We may not yet know how to get to Mars exactly, but — as to be expected from a company led by Elon Musk — SpaceX is already several steps ahead.
The private space company has leveraged images from NASA’s Mars Reconnaissance Orbiter, an imaging satellite that’s currently orbiting Mars, to determine a landing site for its in-development Starship spacecraft — despite the fact that the 180-foot spacecraft’s maiden voyage is still years out.
Space historian Robert Zimmerman came across images, with the labels “Candidate Landing Site for SpaceX Starship,” in data from the NASA orbiter.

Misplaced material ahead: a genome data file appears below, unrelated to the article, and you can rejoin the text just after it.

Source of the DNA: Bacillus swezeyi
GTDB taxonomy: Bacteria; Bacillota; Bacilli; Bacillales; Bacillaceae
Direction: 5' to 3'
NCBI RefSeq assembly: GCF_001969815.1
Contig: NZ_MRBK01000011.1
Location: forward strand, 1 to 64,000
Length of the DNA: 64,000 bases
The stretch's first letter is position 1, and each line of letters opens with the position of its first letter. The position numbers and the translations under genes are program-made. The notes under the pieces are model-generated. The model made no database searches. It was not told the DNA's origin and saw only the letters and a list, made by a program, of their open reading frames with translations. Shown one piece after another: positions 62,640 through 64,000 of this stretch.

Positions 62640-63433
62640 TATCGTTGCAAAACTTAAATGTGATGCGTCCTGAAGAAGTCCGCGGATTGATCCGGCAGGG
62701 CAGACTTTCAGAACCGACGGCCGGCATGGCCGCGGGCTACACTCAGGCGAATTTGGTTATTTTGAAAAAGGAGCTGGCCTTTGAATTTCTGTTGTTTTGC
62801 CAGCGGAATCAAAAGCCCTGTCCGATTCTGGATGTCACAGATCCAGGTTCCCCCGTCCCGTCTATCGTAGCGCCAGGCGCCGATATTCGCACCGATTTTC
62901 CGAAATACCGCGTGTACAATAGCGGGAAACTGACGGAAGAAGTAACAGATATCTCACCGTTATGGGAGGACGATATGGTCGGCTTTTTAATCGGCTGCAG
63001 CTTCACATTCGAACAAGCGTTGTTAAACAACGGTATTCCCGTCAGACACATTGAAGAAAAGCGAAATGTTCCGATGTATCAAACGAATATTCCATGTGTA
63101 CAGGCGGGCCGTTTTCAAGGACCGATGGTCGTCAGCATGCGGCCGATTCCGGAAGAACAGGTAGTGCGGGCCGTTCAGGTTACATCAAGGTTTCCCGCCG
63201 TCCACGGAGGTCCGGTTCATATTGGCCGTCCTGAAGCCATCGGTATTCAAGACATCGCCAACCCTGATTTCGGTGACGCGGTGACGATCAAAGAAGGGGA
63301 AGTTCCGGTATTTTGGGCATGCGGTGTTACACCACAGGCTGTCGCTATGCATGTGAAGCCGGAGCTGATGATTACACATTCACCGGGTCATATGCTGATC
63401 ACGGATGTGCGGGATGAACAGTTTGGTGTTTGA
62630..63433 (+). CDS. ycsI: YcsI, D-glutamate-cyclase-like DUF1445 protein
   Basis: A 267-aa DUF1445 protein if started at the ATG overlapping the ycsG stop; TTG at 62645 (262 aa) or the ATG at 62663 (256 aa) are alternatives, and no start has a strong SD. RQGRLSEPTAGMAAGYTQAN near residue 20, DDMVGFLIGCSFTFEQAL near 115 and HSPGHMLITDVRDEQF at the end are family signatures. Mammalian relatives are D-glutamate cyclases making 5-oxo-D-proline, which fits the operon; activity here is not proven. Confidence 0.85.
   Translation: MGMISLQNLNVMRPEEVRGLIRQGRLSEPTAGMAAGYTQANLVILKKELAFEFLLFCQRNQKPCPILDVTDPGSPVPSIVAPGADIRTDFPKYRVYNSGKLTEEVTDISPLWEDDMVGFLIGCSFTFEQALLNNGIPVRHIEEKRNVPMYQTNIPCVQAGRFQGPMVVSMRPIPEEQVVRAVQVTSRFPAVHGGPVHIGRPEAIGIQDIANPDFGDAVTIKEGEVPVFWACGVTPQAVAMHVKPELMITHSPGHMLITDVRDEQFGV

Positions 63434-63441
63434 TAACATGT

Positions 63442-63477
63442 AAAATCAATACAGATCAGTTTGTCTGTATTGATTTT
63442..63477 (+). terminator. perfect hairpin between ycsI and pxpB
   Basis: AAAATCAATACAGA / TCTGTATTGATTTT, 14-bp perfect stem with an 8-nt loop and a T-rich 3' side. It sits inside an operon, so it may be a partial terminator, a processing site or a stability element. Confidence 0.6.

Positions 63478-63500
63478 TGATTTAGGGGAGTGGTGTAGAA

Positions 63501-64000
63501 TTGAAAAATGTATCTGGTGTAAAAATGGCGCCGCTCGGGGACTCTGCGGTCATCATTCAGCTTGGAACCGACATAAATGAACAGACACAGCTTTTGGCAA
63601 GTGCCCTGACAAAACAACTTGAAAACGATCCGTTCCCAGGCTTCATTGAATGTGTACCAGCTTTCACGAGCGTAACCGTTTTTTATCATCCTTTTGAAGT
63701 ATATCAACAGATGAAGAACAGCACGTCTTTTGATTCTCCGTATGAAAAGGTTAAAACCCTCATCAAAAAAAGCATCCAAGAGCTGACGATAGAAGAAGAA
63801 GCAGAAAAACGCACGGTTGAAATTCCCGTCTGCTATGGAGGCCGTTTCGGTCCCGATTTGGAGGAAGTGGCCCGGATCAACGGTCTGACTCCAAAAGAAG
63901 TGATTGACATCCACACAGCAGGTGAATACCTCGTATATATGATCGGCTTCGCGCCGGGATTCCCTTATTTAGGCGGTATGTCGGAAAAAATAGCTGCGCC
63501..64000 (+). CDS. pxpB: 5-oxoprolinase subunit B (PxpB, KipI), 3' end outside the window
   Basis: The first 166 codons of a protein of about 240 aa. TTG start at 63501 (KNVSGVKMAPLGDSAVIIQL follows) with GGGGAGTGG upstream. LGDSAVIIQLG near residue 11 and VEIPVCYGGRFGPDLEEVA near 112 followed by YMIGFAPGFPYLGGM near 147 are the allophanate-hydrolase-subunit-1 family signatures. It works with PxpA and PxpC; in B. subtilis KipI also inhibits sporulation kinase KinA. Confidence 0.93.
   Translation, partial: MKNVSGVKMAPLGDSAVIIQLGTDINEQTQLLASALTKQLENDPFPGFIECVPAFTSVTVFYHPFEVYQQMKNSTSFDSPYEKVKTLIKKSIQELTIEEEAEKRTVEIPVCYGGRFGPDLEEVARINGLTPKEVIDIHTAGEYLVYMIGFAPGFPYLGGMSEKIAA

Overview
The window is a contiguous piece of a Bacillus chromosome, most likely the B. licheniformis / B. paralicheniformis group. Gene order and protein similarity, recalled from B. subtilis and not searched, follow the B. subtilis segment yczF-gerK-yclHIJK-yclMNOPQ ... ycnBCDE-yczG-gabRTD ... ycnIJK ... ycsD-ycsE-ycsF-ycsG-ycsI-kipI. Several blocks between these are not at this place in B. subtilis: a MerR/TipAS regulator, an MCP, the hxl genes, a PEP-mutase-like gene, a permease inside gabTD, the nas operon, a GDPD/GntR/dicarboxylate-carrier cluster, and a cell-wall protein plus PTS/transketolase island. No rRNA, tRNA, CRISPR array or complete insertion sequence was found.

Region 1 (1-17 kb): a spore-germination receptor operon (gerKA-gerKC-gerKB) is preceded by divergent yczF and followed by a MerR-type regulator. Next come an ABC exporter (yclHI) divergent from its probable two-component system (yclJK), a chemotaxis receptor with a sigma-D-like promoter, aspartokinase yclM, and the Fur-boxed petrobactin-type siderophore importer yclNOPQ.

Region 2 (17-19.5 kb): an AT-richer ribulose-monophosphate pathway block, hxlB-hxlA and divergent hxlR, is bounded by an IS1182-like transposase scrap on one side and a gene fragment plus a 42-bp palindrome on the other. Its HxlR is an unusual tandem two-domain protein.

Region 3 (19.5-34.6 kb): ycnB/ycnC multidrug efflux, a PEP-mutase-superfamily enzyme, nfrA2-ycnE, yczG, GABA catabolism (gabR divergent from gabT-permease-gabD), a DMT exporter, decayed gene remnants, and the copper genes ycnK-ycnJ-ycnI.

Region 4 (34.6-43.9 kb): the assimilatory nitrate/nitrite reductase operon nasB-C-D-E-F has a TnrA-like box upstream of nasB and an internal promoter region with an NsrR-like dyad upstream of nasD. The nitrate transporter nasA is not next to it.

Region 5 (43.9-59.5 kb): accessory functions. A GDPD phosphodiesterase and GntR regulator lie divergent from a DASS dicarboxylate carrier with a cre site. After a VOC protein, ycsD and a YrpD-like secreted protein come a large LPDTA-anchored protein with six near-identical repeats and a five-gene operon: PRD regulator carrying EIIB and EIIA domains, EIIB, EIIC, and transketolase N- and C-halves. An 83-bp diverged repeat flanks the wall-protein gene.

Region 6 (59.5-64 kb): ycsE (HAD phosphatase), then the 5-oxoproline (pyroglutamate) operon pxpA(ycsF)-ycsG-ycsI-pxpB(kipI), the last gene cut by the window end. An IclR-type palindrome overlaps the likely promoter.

The images of the Martian surface were taken by a high-res camera system called HiRISE onboard the orbiter, and uploaded to the University of Arizona’s website, the institution responsible for operating the camera.
SpaceX’s search for a landing site dates back to 2017, according to Teslarati. Over the past two years, the company has narrowed its search to a massive plains region called Arcadia Planitia. Five of the six potential landing sites shown in the new images are inside this zone.